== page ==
But that said I'm NOT here to defend the guy. I'm really not crazy about his work, but I don't hate it. It is sometimes pretty to look at but often very shallow. And I'm still not convinced he really has that "magical" artisan touch as someone else alluded to. And it may be selling well but it seems that anything you throw in a ny gallery nowadays especially with the Deitch label behind it will be gobbled up by the new money. Whether this will still have any draw in 20 50 100 years is very questionable. It just might. But damn, for $4000 I could rattle off at LEAST 100 other pieces in the same price range or cheaper by different (and more tenured) artists I would acquire before purchasing one of these screenprints.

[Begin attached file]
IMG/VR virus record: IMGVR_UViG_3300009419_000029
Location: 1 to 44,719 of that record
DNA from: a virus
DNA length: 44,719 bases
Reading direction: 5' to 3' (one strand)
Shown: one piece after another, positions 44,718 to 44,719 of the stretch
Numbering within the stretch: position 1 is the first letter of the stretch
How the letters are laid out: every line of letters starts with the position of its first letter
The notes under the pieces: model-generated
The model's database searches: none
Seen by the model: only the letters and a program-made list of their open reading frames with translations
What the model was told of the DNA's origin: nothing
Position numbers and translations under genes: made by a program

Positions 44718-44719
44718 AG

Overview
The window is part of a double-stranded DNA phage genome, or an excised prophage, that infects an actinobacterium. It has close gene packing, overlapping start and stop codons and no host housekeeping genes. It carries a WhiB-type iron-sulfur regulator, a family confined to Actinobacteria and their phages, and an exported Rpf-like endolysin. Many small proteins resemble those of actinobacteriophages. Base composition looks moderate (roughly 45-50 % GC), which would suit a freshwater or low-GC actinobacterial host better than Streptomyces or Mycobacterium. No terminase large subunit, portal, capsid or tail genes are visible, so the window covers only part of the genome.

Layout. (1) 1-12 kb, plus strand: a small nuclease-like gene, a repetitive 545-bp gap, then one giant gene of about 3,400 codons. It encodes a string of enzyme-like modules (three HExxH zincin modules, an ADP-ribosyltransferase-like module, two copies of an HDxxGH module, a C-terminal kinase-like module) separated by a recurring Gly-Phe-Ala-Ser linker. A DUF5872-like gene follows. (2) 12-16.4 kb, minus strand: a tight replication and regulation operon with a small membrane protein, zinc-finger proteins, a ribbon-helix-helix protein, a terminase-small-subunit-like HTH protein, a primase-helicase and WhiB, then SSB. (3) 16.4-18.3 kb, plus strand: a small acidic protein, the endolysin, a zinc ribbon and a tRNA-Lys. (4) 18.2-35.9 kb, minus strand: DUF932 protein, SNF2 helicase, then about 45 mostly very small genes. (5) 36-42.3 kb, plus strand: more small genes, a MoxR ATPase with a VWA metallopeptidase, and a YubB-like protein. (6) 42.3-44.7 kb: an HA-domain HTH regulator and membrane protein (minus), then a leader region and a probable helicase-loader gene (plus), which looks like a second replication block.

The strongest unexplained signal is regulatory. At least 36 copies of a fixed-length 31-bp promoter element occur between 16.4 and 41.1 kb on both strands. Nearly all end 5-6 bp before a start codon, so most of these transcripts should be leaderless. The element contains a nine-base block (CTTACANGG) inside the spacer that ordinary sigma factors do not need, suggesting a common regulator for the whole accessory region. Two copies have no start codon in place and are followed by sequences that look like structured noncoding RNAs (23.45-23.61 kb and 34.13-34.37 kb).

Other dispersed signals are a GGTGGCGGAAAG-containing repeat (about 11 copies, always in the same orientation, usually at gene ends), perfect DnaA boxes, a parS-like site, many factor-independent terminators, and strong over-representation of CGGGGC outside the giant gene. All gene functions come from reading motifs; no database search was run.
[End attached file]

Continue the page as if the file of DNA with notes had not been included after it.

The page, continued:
Greetings from sunny Amsterdam!!

I have seen his show in Amsterdam, Vous Etes Ici Gallery. They look so graphic and I don't know if we can call it art. All I know that all his works were sold before the opening to out of Holland Collectors. The prices was around Euro. 18,000, insane for such a shallow works. I am curious to see how he develops in the future. I see his works more decorative than really arty. It fits the color of the sofa...